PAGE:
Home Alternative Investments PA Northern Conference: Tailwinds driving ‘whole host’ of real asset opportunities

PA Northern Conference: Tailwinds driving ‘whole host’ of real asset opportunities

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Structural tailwinds are driving a “whole host of opportunities” for pension scheme investors in the real asset space, according to M&G head of alternative investments, Michael Howard.

Speaking at the Pensions Age Northern Conference 2022, Howard said that there is “no shortage of opportunities” for investors, noting that while some areas are “quite keenly priced”, there are “a huge amount of opportunities out there that offer very attractive value”.

“From a structural perspective, we can all see why these opportunities are arising,” he continued, explaining that there are “massive issues to deal with in climate change”, with infrastructure assets and agriculture assets expected to be part of the solution.

In addition to this, Howard pointed out that there is a growing population, which requires various types of infrastructure that do not exist today, as well as a lot of repurposing that needs to be done on existing infrastructure, with around one in three bridges in the USA in need of repair or replacing, for instance.

Howard also argued that the opportunity set is broadening, suggesting that there are also real asset opportunities that can have a positive impact and fulfil some of the UN Sustainable Development Goals, such as renewables.

In addition to this, he pointed out that real asset investments can offer investors “resilient cashflow”, as well as having “quite a lot of built in inflation protection”.

“So there’s a whole host of opportunities here and you can see the need to link private and public finance for some of these projects,” he added, emphasising that there is a “very substantial gap” in the funding needed in many of these areas.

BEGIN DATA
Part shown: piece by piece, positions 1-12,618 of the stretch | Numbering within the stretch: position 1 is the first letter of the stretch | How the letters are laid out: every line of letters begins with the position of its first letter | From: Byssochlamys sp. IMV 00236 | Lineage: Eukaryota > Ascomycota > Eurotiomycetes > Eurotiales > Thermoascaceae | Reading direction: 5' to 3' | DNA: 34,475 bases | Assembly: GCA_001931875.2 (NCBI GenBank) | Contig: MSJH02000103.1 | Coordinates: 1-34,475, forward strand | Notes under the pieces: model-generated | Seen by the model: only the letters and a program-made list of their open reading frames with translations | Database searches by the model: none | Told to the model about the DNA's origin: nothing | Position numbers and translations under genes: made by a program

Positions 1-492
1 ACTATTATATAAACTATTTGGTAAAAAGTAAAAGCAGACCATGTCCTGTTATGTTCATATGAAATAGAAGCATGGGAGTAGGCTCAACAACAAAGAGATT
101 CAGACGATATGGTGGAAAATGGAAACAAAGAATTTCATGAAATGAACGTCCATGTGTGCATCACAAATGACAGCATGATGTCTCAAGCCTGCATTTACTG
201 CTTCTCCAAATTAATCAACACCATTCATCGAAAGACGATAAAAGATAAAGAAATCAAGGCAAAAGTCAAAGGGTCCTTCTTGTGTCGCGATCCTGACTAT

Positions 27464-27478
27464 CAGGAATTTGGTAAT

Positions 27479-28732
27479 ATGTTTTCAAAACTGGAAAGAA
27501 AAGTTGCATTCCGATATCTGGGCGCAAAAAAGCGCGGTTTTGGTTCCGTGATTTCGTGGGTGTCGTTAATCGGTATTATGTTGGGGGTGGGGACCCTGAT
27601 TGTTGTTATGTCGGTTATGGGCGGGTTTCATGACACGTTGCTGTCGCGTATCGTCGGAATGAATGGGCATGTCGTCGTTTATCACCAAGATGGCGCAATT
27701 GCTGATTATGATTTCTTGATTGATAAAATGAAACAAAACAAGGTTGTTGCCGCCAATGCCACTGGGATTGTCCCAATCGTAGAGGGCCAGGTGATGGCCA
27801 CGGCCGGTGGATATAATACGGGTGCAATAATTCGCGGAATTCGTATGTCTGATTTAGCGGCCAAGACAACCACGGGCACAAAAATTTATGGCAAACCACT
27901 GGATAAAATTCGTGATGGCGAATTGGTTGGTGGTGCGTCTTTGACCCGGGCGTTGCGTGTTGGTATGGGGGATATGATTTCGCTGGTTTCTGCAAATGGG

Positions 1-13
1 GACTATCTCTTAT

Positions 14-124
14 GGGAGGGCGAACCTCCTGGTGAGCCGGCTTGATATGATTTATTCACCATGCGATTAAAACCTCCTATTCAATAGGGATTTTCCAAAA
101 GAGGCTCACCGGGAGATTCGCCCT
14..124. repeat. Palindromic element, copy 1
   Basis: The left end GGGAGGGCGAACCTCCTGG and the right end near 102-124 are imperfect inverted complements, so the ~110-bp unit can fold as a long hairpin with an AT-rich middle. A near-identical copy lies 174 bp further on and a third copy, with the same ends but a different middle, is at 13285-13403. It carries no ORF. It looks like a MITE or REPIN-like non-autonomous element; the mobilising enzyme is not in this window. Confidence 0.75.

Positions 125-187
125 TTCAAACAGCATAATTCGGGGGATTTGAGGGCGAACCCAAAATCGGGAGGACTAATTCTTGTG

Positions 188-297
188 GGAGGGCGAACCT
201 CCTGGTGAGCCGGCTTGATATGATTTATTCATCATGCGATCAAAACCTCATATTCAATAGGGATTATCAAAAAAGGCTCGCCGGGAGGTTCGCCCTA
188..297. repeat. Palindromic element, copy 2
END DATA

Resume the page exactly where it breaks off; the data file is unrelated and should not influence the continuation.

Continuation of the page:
“Everybody talks about the energy transition and need for renewable energy… but the estimated spend that is required is an astronomical figure of $55trn, according to International Renewable Energy, to hit our 1.5 target.”

Furthermore, in relation to the work needed on US bridges, Howard noted that, even though a lot of institutional money is going into the space, the investment gap is growing, and is estimated to reach $12.3trn by 2040.

Whilst he acknowledged that there are some challenges for defined benefit pension scheme investors in relation to the liquidity of the assets and holding periods, he said that there are some options for schemes to consider.

“The solution is to create an open ended structure that has a quarterly dealing point and which allows people to access a broad set of opportunities,” he explained.

“I think that the important thing about all of these opportunities is they don’t come without risks, but as you diversify, and you can diversify, by strategy, by sector or by country, there’s a lot of ability for you to take out some of that idiosyncratic risk.”

Furthermore, whilst Howard stated that it may take more “a little bit more work” in terms of the structuring for defined contribution (DC) schemes to invest in these areas, “it can be done”.

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